Honestly as well as having Lost Days take place before UTRH, I think the All-Caste stuff should have been placed squarely AFTER UTRH, as a convenient event to replace all the OOC nonsense (like BFTC etc) that came after would. Would that not have made more sense? That way the All-Caste could have actually been used as a place Jason found that helped to heal his pain and enlighten him and set him on a new anti-hero path. I understand that's the impression the All-Caste content was supposed to give, but it's very much undercut by the fact that it's a place of positive influences that Jason immediately turns his back on to enact his UTRH plans anyway, and to only then return to when his plans don't work out.

    It's a matter of trajectory and where the characters arc is leading to, it makes more sense that Lost Days would set up a negative, yet controlled, downwards trajectory into UTRH, and that the All-Caste could set a positive and upwards trajectory out of Jasons UTRH characterisation. If (ignoring a lot of the nonsense that came after it) UTRH was to be Jasons darkest moment, then we need to see how he got there, and Lost Days served as a great story to show a characters descent into villainy but without them losing all their humanity, if the All-Caste completely replaces that, it only shows that even with a positive influence and mentor that Jason is just predisposed to villainy.
    Yeah, I'm very down with that idea (meant to mention you in my previous post but accidentally deleted it when editing :B). It'd honestly be a nice transition from a not very functional Jason to, progressively, the nice guy he is at heart, but with all the nuance his unique path as a Robin gives him. Like, there are interesting things you could do with the All-Caste, Ducra and Essence to give Jason a mystical edge the other Robins don't really have. Gotta say, seeing the big improvement (during the first arcs mostly) Rebirth meant over N52, I wonder how much better Lobdell would have dealt with that whole thing. It was very awkwardly placed and rushed in N52, much like Jason's encounter with Starfire.

    I really wonder what his approach will be starting in FS and, especially, IF. The premise of both stories indicate something more akin to Gotham shenanigans.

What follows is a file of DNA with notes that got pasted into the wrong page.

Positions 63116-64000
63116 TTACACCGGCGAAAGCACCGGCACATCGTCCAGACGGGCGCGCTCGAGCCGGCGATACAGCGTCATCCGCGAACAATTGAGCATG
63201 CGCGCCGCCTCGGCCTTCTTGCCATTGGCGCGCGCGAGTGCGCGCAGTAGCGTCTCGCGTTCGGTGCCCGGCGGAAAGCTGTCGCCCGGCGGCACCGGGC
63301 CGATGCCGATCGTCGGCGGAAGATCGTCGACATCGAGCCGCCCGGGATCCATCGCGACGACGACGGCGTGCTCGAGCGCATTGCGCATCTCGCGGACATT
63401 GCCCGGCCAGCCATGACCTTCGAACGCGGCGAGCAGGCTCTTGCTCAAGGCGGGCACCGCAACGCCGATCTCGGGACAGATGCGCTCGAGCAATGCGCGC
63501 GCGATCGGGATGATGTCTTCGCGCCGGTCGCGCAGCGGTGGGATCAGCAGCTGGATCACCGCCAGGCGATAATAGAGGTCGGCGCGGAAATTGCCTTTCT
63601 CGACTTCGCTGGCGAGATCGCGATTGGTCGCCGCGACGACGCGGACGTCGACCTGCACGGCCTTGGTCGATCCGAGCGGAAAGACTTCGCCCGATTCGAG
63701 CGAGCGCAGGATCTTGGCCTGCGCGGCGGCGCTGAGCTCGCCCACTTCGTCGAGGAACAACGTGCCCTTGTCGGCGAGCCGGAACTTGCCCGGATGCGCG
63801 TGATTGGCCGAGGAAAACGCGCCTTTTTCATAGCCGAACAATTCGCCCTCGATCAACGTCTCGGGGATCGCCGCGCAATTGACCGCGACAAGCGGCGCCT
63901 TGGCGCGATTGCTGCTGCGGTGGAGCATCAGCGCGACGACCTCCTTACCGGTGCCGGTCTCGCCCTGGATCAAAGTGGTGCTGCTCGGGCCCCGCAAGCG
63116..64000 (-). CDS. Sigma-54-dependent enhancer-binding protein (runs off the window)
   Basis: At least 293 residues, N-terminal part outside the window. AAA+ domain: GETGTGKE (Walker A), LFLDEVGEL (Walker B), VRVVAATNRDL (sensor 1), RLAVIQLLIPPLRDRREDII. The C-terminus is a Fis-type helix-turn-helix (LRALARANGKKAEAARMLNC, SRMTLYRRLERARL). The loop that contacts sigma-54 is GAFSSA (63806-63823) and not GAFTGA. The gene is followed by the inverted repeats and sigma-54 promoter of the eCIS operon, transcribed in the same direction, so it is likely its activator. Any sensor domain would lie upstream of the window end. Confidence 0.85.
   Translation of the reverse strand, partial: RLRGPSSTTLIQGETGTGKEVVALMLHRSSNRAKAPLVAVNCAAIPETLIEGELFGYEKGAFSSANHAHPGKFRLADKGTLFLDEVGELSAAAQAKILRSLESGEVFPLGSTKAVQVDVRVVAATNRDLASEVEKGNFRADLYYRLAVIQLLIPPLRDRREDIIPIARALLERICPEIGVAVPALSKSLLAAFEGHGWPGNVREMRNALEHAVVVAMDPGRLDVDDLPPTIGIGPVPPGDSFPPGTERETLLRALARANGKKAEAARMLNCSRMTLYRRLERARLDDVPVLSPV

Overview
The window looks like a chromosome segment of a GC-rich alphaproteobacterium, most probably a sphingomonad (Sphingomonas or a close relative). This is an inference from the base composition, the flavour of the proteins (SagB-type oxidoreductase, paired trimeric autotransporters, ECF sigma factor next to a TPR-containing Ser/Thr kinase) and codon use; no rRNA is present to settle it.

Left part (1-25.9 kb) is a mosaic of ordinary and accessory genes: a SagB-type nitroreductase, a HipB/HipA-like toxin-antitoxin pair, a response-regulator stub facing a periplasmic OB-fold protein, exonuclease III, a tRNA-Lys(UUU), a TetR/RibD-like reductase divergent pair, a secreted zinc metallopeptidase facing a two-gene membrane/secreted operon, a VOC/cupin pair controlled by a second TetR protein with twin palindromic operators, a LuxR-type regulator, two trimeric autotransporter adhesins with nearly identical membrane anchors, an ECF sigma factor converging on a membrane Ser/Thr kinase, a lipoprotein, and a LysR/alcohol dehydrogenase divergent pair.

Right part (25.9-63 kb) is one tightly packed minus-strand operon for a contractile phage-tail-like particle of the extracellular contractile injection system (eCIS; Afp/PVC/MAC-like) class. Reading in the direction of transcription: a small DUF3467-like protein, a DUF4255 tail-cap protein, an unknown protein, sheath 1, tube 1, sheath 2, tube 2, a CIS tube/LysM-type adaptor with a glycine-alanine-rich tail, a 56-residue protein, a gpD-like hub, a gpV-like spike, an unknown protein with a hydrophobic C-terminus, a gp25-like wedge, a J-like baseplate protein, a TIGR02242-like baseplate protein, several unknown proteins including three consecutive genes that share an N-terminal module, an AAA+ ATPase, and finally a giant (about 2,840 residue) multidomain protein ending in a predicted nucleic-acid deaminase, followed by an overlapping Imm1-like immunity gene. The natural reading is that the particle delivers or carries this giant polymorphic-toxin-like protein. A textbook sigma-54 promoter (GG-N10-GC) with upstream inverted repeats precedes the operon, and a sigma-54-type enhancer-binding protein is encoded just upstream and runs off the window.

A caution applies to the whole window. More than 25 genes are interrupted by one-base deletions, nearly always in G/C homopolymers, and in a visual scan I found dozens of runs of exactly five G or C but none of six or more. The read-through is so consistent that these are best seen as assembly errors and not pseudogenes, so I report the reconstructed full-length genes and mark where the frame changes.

On that note, I'm very curious to see how WB Montreal deals with Jason in Gotham Knights regarding his background. I honestly don't think they'll do anything with the All-Caste, for they might want to streamline his story a bit and focus on the Lazarus Pit, his League of Shadows connection and this universe's version of the UtRH (I assume). Although I'm bummed about the fact that you can play the whole game with any of them because that'll probably limit the amount of unique, nuance stuff they could do for every character, I'm still very excited to see how he's portrayed, especially in what I assume will be predefined conversations while in the Belfry with Tim, Dick, Barbara and Alfred.

    Also regarding games, I found AK's Jason to be exceedingly whiny, as understandable as that was, and the story to be a watered down, unnecessary take on UtRH, all for the sake of a twist that everybody saw coming a mile away. I did love how he started to progressively break down during his confrontation with Bruce, though. Also, his Transformers guns

    Quote Originally Posted by magpieM View Post
    I agree. The "suit man (Solitary) " clue was planted at the very beginning of the Rebirth series and had become a regular "teasing element" as the story went on. I can't remember how many discussions / interpretations were made in RH appreciation thread and monthly issue post. I really miss this period of time.

    But I think the rush-off of the Solitary encounter soon after Jason went solo was a result of Lex Luthor - Leviathan story interference from editorial side. Then this "suit man" line had to be quickly dropped. Then it was patched up by a Wingman who suddenly came out from nowhere without revealing his ture identity. Meanwhile Jason just happened to be not interested enough to know who this guy is...... It's really sad for me to watch this whole "suit man" storyline ending in this weird way after years of expectation. I hate those story cross-over and editorial mandate.